If you are a survivor of abuse, you need to hear three things.
You did not do anything to deserve this. God loves you and hates sin. He did not have this happen to you. “God cannot be tempted by evil, and He Himself does not tempt anyone” (James 1:13). “God is light, and in Him there is no darkness at all” (1 John 1:5). What happened to you was evil and since God cannot be near evil, He is not the one to blame.
You are not responsible for this happening to you. This did not happen to you because of what you were wearing. It certainly didn’t happen because you were in the wrong place at the wrong time. It had nothing to do with where you were but rather where your abusers heart was.
You are not damaged goods. Listen to those words, repeat them aloud. “I’m not damaged goods.” What happened to you was the product of someone caving to a sick temptation. “For I know the plans I have for you,” declares the Lord, “plans to prosper you and not to harm you, plans to give you hope and a future.” Jeremiah 29:11. God has plans for you and this is not what He wanted for you. What happened to you was not His plan.
These are things that are difficult to believe at first, and may even be so for many years. It is our prayer that you will discover those that will show you that these three things are true.
The grandiose narcissist can be a very dangerous person to have your children around. A narcissist is incapable of reacting appropriately to others pain or discomfort, and a grandiose individual is one who is impressive, larger than life, easily attracting a crowd or following. James Martin in his November 13, 2011 article in americanmagazine.org indicates that research has been done in the Catholic sex abuse scandal indicating that there were two common traits among the priests that had been removed. Why is this concoction so concerning? We are not looking for a shady person hanging around a city park, the more likely scenario is these are people you already know and have access to your children.
If one is paying attention they have seen similar situations on the news. Often after an arrest some reporter will roam a neighborhood getting the opinions of neighbors. Most of the answers the reporter will get is that the person arrested was a great person and that they had no idea, and state that the offender loved children and would never harm a child. Many will mention the individuals volunteer efforts and even express that they don’t believe that the accused was capable of abusing a child. The grandiose narcissist is easily liked and can easily fool others to what they are really about.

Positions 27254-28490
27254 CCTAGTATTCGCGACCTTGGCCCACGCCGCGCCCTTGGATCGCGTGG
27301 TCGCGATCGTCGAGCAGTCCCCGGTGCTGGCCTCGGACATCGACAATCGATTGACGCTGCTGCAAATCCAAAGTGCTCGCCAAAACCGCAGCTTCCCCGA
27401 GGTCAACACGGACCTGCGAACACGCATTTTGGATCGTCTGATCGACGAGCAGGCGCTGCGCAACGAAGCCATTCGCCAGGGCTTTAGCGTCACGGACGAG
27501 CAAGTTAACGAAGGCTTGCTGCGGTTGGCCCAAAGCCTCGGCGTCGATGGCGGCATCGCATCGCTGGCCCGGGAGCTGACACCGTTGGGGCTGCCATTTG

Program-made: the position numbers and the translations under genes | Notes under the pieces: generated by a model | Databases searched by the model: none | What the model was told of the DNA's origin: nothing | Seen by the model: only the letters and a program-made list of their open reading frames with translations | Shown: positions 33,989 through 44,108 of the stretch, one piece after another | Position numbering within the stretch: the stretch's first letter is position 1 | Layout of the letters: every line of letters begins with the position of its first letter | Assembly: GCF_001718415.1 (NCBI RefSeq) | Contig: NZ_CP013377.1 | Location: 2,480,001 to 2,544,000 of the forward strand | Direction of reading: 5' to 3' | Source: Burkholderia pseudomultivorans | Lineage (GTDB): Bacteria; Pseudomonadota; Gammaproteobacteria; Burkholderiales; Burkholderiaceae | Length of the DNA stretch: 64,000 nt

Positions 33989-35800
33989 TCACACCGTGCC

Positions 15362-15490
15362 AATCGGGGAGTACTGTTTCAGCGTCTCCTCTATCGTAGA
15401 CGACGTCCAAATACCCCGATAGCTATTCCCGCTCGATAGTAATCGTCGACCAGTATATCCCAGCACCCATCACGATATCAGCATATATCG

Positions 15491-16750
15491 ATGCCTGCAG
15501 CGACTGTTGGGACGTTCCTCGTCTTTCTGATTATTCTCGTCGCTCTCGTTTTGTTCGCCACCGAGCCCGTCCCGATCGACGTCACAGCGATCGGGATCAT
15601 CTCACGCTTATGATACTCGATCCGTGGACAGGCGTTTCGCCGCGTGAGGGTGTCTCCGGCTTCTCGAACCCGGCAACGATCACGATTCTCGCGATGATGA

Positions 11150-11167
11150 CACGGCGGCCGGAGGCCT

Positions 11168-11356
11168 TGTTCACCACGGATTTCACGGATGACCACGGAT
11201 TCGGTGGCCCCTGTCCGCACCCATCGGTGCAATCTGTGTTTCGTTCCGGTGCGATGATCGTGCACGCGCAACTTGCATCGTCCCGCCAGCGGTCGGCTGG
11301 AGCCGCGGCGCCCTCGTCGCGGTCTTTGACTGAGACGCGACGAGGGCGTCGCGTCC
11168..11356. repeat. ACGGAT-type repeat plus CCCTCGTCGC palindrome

It is extremely difficult to identify an individual in a child’s life that has these characteristics. Most coaches, many teachers, ministers, and family members can be viewed as grandiose by a child therefore your child wants to be around them. As a watchman have you noticed any boundaries being crossed in these relationships? A boundary being crossed can be an honest mistake or ignorance, but it can also be a telltale sign that your child is being groomed. When a boundary is crossed check the individual, look into their behaviors. If things begin to appear to be all about them, perhaps contact should be limited or ended.
When those that believe the grandiose persona more than the victim a tremendous injustice to the victim occurs. Often an accused molester will utilize pity as a defense mechanism which feeds his narcissism, but also removes focus from the victim.
Good watchmen will look for the small signs that a predator may be grooming a victim and do what they can to prevent abuse from occurring. In addition, a good watchman will not allow the pity card to be played by an abuser to the point that the voice of the abused falls silent.